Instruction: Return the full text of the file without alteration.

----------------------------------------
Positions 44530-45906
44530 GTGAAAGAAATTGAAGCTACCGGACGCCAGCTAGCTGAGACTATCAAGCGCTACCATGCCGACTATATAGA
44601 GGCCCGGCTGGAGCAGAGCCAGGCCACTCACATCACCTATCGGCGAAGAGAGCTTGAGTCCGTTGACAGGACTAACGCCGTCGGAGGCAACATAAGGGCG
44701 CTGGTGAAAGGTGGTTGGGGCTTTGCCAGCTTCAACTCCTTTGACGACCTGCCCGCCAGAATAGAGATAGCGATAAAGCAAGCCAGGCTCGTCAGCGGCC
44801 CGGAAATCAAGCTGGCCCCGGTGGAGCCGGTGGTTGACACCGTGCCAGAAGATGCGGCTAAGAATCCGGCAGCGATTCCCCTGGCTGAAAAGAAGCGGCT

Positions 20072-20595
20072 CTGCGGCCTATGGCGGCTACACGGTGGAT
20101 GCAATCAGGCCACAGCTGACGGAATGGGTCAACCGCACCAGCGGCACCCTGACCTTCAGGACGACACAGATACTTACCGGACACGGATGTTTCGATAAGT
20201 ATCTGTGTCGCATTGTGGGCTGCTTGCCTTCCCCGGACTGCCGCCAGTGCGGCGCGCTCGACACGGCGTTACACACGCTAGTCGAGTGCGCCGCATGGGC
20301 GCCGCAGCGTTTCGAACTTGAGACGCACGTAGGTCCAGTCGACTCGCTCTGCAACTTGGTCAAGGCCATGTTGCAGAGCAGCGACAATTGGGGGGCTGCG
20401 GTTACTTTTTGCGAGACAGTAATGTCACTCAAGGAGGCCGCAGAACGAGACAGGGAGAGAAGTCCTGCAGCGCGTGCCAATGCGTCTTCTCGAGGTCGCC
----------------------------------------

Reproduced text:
Positions 44530-45906
44530 GTGAAAGAAATTGAAGCTACCGGACGCCAGCTAGCTGAGACTATCAAGCGCTACCATGCCGACTATATAGA
44601 GGCCCGGCTGGAGCAGAGCCAGGCCACTCACATCACCTATCGGCGAAGAGAGCTTGAGTCCGTTGACAGGACTAACGCCGTCGGAGGCAACATAAGGGCG
44701 CTGGTGAAAGGTGGTTGGGGCTTTGCCAGCTTCAACTCCTTTGACGACCTGCCCGCCAGAATAGAGATAGCGATAAAGCAAGCCAGGCTCGTCAGCGGCC
44801 CGGAAATCAAGCTGGCCCCGGTGGAGCCGGTGGTTGACACCGTGCCAGAAGATGCGGCTAAGAATCCGGCAGCGATTCCCCTGGCTGAAAAGAAGCGGCT

Positions 20072-20595
20072 CTGCGGCCTATGGCGGCTACACGGTGGAT
20101 GCAATCAGGCCACAGCTGACGGAATGGGTCAACCGCACCAGCGGCACCCTGACCTTCAGGACGACACAGATACTTACCGGACACGGATGTTTCGATAAGT
20201 ATCTGTGTCGCATTGTGGGCTGCTTGCCTTCCCCGGACTGCCGCCAGTGCGGCGCGCTCGACACGGCGTTACACACGCTAGTCGAGTGCGCCGCATGGGC
20301 GCCGCAGCGTTTCGAACTTGAGACGCACGTAGGTCCAGTCGACTCGCTCTGCAACTTGGTCAAGGCCATGTTGCAGAGCAGCGACAATTGGGGGGCTGCG
20401 GTTACTTTTTGCGAGACAGTAATGTCACTCAAGGAGGCCGCAGAACGAGACAGGGAGAGAAGTCCTGCAGCGCGTGCCAATGCGTCTTCTCGAGGTCGCC